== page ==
Guns N’ Roses’ landmark debut album, Appetite for Destruction, turns 30 this week. The record has become a staple of our cultural lexicon, inspiring countless bedroom shredders and rock critics. It resonates as one of the greatest hard rock albums of all time, and resuscitated the floundering genre at the peak of its hair metal bloat.
More than just a commercial and artistic achievement, however, Appetite elevated five talented street urchins to godlike status. As an older, slightly tamer Guns N’ Roses plows through a reunion tour, the album continues to perpetuate the mythology behind the Most Dangerous Band in the World—if only in fans’ imaginations.
Its cult congregates online and swaps high-quality video of a band that spent prime years in the shadows, ducking your speculation. As a response to the internet age, the band has become dependable, visible, precise onstage, and louder than ever.
Let’s talk about the album
Praising Appetite purely on its technical merits is tired and practically disingenuous at this point—but I’m going to do it anyway.
Guitarists Slash and Izzy Stradlin deftly trade serpentine riffs and explosive solos, slinking through each song at a simultaneously urgent and laidback pace, recalling the bluesy twin guitar attacks of the Stones and Aerosmith. Drummer Steven Adler offsets the pyrotechnic fretwork with deceptively swinging beats and thunderous fills, while bassist Duff McKagan cuts through the sonic boom with his groovy, minimalist bass licks, honed from years of studying punk progenitors like the Sex Pistols and New York Dolls.
And what more can one possibly say about Axl Rose? The strawberry blond from Lafayette, Indiana, doesn’t function as a singer so much as a vocal contortionist, twisting his voice to replicate a police siren on “Welcome to the Jungle” and quivering with unmatched ferocity on “Nightrain.” His pseudo-baritone at the beginning of “Mr. Brownstone” is deceptively cool; his banshee wail at the end of “Paradise City” transcendent. He sounds equally sincere in the schoolyard taunts of “It’s So Easy” (“I see you standing there / you think you’re so cool / why don’t you just fuck off?”) and the heartwarming coda to “Rocket Queen” (“Don’t ever leave me / say you’ll always be there / all I ever wanted was for you to know that I care”), which is the only reason both sentiments can exist on the same album. For 54 minutes, 12 songs, one album, the most powerful vocalist in the world could do no wrong.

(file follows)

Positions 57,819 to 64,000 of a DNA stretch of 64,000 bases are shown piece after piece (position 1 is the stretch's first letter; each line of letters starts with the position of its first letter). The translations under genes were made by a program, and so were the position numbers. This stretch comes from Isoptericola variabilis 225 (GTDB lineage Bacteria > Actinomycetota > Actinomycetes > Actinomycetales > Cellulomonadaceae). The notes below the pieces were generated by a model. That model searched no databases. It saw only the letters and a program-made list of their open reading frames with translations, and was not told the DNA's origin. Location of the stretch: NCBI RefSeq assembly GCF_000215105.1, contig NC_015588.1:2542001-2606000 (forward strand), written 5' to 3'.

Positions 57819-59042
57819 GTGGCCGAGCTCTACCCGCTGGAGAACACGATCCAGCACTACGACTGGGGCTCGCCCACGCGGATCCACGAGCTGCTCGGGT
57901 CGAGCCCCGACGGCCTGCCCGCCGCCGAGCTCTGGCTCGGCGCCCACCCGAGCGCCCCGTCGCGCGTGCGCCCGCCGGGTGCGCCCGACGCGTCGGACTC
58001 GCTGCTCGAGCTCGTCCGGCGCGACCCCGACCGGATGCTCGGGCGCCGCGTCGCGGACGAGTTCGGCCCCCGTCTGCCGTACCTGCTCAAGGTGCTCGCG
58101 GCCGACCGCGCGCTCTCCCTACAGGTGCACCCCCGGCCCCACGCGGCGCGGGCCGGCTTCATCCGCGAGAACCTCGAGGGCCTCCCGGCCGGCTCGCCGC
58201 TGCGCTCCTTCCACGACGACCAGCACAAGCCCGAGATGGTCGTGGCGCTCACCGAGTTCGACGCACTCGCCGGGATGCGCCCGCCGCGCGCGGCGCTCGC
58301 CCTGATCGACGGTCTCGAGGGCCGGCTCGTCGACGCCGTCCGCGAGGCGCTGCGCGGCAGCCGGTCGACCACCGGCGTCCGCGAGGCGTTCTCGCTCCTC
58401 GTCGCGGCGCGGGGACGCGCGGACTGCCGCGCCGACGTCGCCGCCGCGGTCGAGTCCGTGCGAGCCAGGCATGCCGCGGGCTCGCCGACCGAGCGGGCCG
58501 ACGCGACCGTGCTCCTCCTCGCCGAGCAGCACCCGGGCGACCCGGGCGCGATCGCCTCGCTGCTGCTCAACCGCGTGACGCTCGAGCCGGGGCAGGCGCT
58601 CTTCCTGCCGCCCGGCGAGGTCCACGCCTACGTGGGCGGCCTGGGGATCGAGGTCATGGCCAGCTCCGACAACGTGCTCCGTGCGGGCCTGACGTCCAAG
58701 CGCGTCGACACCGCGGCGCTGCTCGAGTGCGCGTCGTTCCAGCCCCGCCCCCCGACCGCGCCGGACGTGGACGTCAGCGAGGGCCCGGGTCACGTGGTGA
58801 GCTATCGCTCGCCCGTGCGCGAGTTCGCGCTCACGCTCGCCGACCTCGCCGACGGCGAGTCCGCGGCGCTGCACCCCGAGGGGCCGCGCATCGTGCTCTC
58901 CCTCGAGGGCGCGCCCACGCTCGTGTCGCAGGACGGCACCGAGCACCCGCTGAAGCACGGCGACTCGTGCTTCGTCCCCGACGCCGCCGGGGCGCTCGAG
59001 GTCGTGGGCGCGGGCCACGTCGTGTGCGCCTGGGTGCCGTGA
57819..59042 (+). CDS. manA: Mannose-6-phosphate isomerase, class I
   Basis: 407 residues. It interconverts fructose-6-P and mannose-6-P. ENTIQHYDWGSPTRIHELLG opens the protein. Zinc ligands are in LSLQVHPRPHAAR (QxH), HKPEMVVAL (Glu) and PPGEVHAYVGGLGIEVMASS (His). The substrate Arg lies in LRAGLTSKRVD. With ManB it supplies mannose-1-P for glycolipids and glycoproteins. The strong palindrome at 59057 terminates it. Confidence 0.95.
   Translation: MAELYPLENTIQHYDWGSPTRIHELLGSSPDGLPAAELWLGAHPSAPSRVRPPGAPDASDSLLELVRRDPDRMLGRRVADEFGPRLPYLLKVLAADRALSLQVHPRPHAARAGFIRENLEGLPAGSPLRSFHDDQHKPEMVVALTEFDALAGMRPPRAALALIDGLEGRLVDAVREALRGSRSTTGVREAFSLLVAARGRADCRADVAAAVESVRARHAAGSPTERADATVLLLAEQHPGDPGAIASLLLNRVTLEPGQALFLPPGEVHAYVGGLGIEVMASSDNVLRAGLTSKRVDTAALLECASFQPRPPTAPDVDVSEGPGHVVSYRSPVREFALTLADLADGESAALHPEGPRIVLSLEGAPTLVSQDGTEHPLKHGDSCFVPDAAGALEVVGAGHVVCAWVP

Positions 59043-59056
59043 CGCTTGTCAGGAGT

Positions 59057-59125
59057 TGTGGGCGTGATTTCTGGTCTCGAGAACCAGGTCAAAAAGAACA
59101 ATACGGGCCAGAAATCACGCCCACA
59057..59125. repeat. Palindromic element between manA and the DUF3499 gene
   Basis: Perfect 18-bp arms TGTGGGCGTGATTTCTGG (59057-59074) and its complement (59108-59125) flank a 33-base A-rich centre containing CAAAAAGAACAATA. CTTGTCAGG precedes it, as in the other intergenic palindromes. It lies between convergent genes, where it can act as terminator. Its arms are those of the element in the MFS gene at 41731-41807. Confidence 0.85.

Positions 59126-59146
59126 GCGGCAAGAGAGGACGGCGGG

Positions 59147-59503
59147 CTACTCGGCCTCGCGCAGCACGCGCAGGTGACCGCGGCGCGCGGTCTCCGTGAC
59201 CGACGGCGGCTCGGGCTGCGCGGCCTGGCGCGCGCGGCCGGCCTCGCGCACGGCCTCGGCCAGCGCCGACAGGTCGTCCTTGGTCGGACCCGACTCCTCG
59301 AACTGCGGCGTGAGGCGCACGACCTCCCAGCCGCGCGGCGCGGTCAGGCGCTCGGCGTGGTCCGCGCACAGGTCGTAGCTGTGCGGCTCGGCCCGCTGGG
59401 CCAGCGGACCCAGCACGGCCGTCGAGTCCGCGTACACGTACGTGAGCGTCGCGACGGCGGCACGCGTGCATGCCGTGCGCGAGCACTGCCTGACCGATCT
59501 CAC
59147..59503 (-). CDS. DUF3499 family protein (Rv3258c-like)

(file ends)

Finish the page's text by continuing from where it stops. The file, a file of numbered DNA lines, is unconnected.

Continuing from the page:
Appetite for Destruction plays like a requiem to the band’s historically debauched L.A. lifestyle, bursting with odes to substance abuse, indictments against authority figures, and plenty of regrettable misogyny. It was, in short, the antidote to the contrived glam metal scene that dominated the first half of the decade, and it paved the way for the stripped-down, hyper-aggressive grunge storm that would ironically render the band irrelevant just four years later.
All good things must come to an end
Guns N’ Roses sounded too good to last on Appetite for Destruction. Drug abuse, volatile temperaments, and frequent lineup changes quickly sunk the band, which followed up its debut with 1988’s Lies EP and 1991’s massively successful double album, Use Your Illusion. A 1993 cover album, The Spaghetti Incident?, marked the group’s last release until 2008’s Chinese Democracy, largely a product of Rose’s studio tinkering and dozens of hired guns (no pun intended).
At every juncture, these guys have sought to recapture their former glory. So have their fans.
In the years following his band’s meteoric rise to the top, Rose disappeared from the public eye for nearly a decade. Fans took it upon themselves to track him down; the best they could do was scrounge together a handful of photos from “the wilderness years.” The singer finally resurfaced, pudgy and cornrowed, with an unrecognizable backing band, for Rock in Rio 2001. He offered periodic updates about the band’s forthcoming album. Primitive file-sharing sites leaked scraps of half-finished material purportedly from the album.
In 2008, Guns N’ Roses finally released Chinese Democracy as a Best Buy exclusive, and the rest of the world… didn’t seem to care much. The album debuted at No. 3 on the Billboard chart behind Kanye West and Taylor Swift. David Fricke gave it a respectable four out of five stars in Rolling Stone. Months later, it occupied the bargain bins of used record stores across the country.